I need to follow Christ, not turn from hell-bent behavior. “Accepting” Christ primarily to obtain what’s good for me — is that actually accepting Christ?
Perhaps we must begin with recognizing the evidence of God, then proceed thru recognizing that we matter to God, that Jesus is the way to God as Father, and that following is the decision which makes the relationship.
Adams is not estranged because of something you did not do. But you and I both are less pleasing to Him because our lives are not consistent reflections of the gospel.
While neither of us can change our past witness, we certainly both can change our present and future witness.
But, Dan, please do not sell short your witness in this blog. You are a blessing I too infrequently give thanks for.
I love Hitchhiker’s guide to the Galaxy. I never knew that Adams was an Atheist, although it doesn’t surprise me. He certainly didn’t have any problem poking fun at his own beliefs then heheh.
I’ve got mixed feelings about hell though. Yeah I think it’s compelling that we don’t want people to suffer, but on the other hand, I do firmly believe that Christianity isn’t just about Fire Insurance, I think it’s important to seek God because he deserves it based on who and what he is, not because of what he does for us. I’m afraid that the fear of hell can lead many people to love, not God, but the gift that he gives us.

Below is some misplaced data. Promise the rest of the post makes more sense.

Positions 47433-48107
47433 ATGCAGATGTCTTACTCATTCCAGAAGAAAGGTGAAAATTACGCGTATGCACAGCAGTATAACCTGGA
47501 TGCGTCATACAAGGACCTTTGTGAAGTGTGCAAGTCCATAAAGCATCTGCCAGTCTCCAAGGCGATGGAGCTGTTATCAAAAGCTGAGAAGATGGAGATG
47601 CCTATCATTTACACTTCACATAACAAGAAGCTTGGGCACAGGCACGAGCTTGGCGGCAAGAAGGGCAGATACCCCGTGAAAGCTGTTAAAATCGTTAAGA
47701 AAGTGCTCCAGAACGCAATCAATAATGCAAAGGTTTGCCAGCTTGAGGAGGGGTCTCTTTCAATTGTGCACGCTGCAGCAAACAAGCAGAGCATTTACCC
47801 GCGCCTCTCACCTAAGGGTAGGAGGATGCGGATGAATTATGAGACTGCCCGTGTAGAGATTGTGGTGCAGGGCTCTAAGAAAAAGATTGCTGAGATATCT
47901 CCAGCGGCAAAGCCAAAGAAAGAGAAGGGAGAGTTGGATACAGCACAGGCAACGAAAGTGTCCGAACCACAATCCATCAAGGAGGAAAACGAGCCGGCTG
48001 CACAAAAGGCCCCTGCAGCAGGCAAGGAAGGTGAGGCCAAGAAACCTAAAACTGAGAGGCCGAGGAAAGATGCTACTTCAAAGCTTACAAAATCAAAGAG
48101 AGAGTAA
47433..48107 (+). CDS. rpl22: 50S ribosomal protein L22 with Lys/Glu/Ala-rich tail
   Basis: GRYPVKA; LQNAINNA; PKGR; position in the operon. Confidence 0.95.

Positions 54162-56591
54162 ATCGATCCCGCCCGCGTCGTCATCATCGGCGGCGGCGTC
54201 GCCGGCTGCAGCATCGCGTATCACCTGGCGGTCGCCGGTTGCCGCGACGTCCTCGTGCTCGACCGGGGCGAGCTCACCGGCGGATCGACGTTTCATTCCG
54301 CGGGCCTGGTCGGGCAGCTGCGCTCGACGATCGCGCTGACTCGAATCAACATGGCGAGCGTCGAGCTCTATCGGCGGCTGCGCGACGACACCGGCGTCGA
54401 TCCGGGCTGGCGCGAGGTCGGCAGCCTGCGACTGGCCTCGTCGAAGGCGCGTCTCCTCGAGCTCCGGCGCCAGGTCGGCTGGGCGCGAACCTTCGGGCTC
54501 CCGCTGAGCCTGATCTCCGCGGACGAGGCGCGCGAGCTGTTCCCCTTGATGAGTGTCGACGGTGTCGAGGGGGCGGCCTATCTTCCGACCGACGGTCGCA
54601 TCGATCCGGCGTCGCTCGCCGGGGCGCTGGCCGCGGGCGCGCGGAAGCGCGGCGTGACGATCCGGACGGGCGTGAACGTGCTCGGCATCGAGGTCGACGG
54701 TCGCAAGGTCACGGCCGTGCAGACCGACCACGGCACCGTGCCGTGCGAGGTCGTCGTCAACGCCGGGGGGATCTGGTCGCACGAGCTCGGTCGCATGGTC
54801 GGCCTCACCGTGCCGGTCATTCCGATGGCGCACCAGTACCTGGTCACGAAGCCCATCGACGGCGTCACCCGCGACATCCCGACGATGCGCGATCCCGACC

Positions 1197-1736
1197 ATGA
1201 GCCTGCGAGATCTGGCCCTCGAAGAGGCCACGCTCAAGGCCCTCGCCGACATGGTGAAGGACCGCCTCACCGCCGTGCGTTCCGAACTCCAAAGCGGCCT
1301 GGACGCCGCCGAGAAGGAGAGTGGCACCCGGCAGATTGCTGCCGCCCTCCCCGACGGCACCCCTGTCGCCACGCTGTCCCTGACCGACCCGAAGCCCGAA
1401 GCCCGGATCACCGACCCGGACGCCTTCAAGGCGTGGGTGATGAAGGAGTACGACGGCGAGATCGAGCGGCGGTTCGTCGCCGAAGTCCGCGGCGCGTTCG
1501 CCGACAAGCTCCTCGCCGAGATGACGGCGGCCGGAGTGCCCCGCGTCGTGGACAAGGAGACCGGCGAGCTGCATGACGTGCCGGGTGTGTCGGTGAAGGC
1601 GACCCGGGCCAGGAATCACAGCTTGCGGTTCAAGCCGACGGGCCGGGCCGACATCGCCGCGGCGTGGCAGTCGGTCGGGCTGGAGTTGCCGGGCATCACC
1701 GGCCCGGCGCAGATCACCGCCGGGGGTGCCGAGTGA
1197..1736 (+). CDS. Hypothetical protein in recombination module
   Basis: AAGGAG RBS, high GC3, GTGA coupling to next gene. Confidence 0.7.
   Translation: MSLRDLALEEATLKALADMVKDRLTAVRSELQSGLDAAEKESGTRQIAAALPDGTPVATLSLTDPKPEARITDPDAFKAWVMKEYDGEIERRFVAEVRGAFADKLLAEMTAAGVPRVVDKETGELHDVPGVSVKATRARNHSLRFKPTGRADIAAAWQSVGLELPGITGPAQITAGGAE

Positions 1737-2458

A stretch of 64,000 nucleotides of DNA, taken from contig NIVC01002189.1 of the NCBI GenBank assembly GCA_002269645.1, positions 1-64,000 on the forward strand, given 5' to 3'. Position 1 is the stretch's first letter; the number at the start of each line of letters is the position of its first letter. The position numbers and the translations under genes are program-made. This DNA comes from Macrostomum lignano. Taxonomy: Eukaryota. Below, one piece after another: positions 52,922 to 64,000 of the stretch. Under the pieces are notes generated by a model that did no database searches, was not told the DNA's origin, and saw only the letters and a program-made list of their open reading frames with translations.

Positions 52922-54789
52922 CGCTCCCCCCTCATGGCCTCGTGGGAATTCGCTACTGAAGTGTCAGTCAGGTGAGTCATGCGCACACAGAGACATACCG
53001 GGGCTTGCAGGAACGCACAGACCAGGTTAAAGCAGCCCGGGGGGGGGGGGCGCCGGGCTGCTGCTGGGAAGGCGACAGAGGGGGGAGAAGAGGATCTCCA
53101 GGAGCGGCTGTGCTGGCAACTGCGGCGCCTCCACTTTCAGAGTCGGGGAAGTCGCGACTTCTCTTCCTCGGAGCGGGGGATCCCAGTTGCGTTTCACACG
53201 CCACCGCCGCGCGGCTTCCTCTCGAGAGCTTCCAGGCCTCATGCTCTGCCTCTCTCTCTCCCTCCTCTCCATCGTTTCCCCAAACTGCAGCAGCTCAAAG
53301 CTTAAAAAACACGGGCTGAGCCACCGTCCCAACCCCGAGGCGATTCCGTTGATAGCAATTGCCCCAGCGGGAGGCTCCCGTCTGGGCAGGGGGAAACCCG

We recently watched two movies that have been around for a long time–Rendition and The Siege–and got to talking after the second one about how God has given us as individuals and us as nations chance after chance to follow Him. Instead, we’ve gone our own way and made a mess of things. We’ve wanted to be king if not god of our own life. We want what we want and we want it now. The US and much of the world now faces the consequences of those choices, consequences that I believe will become even more severe in the days to come, but what are we as Christians supposed to do — and what WILL we do?
So many churches I’ve attended cry out for the Lord’s return, expecting it momentarily and expecting to be zapped out of the mess. They seem not to notice that all around them are lost souls who will stay lost if something doesn’t happen to intervene. I see so many around me, in my family, among my friends, here in Mexico where demon worship is prevalent. Hell stares a whole lot of clueless people in the face.
Our prayers last night carried this burden for the lost — as they so often do. But we want to do more, see more, affect more. We want to be willing and able and anointed and appointed and ready to show the lsot the way, to tell them when they ask, to live before them so they’ll want to ask….